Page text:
Preparing for a Conversation

Kayla Lee - ConversationPreparing open-ended questions and then developing follow-up questions that anticipate the kinds of narratives that could be brought into the interviews is a challenge. It is especially challenging when I am simultaneously redefining my role and presence within a community that is familiar with me.

The first few interviews will be with a family who I have known since my freshman year at CMU. Over the years, I’ve been an in-home mentor to the family, helping with everything from teaching them the English alphabet to demonstrating how coupons work at the grocery store. The countless stories they’ve already shared with me during the weekend visits may have to be retold within the more formal context of my research.

Just the other day, the family turned their television on and shared with me an hour-long video they had produced during their time in the refugee camps in Nepal. It was as if I was taking a walk through the camp with the family. I noticed everyone featured in the film looked a bit younger; it had to have been filmed at least four years ago. This was the first time they shared with me about their lives in the refugee camp. They didn’t have to say much; the sounds and moving images spoke for themselves. Occasionally, someone would stand up and point excitedly to the screen whenever he or she made an appearance. The shared experience in reliving the past with the family that only took place just a few years ago reminded me of why I chose to take a narrative approach for my research project.

For the most part, I watched the video. What fascinated even more was what was happening in the living room I was in. The family and I were sitting on a couch watching the television screen. This was not just for me. I think they enjoy sharing with me a part of my past in this creative way, but more importantly, it is a chance for them to remember. The act of remembering is a powerful tool for humans. People keep journals, take photographs, film short videos and tell stories with others in order to document the memories. It is an empowering tool for humans to be able to remember. For the refugee family, it is especially important for them to share the past with someone who is a part of their new community in Pittsburgh.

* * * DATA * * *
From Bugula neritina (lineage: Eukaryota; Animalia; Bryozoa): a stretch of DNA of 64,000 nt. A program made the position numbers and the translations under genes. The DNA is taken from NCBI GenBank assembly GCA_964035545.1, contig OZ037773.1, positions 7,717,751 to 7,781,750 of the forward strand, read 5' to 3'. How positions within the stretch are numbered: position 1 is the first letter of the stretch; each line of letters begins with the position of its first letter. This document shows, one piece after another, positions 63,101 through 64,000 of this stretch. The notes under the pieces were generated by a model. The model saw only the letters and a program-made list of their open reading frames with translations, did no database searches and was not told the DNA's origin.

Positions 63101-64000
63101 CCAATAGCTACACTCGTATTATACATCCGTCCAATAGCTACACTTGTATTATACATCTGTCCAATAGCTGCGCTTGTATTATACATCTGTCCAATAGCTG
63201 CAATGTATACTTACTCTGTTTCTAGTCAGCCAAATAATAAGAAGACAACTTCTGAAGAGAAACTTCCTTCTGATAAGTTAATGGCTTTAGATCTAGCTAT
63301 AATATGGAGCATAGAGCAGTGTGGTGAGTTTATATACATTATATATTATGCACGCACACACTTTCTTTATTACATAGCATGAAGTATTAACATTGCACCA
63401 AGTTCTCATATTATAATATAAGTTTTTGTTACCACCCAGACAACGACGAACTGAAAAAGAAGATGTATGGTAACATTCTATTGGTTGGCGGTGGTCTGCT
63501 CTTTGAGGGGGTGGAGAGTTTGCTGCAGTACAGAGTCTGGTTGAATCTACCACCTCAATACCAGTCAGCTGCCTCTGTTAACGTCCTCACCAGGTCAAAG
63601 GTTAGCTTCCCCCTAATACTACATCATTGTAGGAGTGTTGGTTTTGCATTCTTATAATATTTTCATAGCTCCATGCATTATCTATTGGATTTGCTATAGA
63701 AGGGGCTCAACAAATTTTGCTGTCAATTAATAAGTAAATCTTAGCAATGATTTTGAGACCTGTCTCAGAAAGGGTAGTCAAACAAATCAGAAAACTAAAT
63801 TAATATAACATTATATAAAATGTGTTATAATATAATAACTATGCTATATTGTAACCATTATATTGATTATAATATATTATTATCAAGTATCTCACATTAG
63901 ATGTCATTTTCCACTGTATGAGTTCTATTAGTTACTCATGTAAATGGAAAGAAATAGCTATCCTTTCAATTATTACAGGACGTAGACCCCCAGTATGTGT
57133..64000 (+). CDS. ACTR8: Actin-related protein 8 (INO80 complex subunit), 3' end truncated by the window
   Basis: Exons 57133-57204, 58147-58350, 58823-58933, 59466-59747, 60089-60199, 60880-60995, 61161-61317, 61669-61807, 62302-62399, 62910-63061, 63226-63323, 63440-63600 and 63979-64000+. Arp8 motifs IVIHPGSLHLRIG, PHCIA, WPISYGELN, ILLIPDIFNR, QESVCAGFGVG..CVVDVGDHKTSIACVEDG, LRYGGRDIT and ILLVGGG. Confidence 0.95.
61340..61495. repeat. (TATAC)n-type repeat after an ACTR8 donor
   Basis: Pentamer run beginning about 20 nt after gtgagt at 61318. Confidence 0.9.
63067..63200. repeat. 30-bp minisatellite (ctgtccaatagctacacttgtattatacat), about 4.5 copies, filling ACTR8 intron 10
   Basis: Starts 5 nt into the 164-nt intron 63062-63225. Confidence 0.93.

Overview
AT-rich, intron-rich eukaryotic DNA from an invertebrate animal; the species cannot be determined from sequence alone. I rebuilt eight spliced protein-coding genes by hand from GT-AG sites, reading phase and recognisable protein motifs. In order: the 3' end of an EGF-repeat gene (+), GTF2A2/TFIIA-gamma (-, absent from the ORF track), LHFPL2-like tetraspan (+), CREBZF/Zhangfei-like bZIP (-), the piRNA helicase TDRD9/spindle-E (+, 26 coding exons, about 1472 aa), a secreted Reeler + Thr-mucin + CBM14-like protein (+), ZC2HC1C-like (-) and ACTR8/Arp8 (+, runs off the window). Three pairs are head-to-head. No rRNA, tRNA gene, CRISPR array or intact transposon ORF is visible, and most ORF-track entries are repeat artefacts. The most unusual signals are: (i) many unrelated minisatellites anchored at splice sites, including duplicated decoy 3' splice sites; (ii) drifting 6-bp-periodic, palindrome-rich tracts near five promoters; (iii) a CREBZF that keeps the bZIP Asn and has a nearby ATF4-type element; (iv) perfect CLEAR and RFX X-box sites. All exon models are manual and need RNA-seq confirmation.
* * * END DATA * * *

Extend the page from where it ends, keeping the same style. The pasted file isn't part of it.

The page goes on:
For a family who I consider to be friends and know me, what should my first question be? I will need to formally ask them for consent and ask them for biographical information – most of which I already know. Throughout the process of preparation, I realized how important it is to be intentional in forming each of the questions as well as the follow-up questions. I want them to feel empowered as they share their narratives with me.

A great interviewer is someone who makes the interviewee forget that he or she is in an interview. I will need to redefine my role as a researcher with this loving family while maintaining the valuable relationship that I have already developed with them.

I discovered that a lot of my inspiration in preparing for these interviews comes from ESL teachers who work with refugees. English teachers understand the importance of storytelling within the classroom. This derives from the idea of creating a lasting relationship with a new language. I will leave with you one particular experience from an ESL teacher stood out to me this week.

“As we struggled through the first writing assignments, I rejoiced as I saw the tentative beginning of their voices, powerful voices struggling for the words to speak their hearts.” –Approaches to Adult ESL Literacy Instruction.

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